Case 6

Jessie Owens

Great Track and Field Medalist -- American Hero at 1936 Berlin Olympics

James Owens (1913-1980)


Jesse Owens is one of the most famous track runners in history.  He was raised in Cleveland, Ohio and throughout his life, Owens attributed the success of his athletic career to the encouragement of Charles Riley, hisjunior high track coach at Fairmount Junior High School.  


At a Big Ten track meet in 1935 while attending Ohio State, Jesse set three world records and tying another one all under an hour. In 1936 he attended the 1936 Olympics in Berlin and came home with four gold medals. There was great controversy whether a black athlete should attend the games.  He argued that the Olympic ideal was supposed to be observed as a time-out from war and that it was above politics. Owens's success at the games represented an unpleasant consternation for Hitler, who was using the games to show the world a resurgent white Nazi supremacy.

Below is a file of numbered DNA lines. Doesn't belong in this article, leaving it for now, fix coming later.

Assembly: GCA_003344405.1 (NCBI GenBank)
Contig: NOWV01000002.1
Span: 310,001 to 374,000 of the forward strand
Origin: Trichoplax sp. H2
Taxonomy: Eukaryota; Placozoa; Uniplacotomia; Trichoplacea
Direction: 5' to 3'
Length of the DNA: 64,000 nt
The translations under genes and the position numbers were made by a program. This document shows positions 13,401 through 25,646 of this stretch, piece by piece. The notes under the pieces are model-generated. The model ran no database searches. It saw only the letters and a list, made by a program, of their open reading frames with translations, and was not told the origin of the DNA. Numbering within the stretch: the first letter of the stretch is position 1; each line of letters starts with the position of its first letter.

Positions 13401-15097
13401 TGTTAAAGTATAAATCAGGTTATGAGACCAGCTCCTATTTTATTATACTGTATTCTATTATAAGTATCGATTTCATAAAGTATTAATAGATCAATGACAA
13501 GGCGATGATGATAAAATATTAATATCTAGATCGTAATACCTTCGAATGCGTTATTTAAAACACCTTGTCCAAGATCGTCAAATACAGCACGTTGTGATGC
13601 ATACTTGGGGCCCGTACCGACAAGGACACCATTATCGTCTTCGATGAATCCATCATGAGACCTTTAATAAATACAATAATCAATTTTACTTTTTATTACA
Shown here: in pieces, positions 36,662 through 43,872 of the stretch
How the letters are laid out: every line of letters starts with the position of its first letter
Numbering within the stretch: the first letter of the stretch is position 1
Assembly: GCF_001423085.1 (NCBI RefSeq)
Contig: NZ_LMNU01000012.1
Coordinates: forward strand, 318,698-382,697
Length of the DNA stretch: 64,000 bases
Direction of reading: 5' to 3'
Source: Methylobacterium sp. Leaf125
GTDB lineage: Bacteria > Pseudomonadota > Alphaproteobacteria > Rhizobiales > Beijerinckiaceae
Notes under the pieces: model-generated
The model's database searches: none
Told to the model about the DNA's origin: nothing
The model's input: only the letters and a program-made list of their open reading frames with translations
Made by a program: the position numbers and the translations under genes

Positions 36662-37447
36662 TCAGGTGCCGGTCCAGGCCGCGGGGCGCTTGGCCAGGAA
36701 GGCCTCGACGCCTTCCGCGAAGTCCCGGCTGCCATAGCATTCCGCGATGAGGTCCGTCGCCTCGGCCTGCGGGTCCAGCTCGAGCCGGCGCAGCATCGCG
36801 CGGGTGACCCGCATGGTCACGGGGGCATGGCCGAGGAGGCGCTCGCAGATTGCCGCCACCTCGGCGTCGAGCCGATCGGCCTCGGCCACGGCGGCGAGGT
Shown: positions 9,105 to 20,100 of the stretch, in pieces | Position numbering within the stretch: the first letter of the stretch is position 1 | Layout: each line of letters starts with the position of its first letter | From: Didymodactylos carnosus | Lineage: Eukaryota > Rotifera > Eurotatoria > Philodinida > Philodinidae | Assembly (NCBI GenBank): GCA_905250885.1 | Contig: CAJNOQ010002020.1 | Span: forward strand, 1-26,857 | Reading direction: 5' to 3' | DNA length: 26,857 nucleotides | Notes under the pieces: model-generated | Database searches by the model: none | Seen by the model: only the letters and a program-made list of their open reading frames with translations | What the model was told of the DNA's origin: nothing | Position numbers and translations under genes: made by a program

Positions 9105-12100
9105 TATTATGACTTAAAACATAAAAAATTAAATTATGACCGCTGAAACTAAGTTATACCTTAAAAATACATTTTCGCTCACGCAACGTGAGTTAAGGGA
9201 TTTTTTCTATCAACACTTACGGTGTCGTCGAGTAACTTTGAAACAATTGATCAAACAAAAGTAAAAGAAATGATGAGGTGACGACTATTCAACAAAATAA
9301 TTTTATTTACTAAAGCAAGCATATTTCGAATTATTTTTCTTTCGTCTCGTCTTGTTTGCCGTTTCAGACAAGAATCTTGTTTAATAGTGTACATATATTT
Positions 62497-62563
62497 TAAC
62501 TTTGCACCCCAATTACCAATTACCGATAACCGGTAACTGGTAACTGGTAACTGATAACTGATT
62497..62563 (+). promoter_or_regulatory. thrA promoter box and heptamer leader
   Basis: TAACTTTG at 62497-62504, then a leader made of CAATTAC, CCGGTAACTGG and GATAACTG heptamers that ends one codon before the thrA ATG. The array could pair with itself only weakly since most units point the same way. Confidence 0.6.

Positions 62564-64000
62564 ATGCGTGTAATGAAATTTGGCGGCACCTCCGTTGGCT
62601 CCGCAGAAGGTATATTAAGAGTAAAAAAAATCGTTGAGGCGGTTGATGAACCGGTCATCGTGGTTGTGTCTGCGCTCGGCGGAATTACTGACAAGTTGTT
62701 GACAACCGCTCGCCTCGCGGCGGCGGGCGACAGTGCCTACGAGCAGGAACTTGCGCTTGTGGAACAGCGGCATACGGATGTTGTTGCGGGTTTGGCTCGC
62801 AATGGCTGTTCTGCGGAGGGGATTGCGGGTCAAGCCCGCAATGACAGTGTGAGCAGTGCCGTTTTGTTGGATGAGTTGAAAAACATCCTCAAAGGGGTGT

Racial discrimination plagued his athletic career even after returning home, and in 1937 his amateur status was taken away when he competed at a game in Sweden. This ended his career immediately and with no present day endorsements for a black man, Owens ran a dry cleaning business and worked as a gas station attendant to earn a living.


In 1976 Jesse Owens was awarded the highest civilian honor of Medal of Freedom by President Ford.  He died in 1980 from lung cancer.  There is an interesting movie calle RACE which delves into his beliefs and depicts his career and outstanding achievements.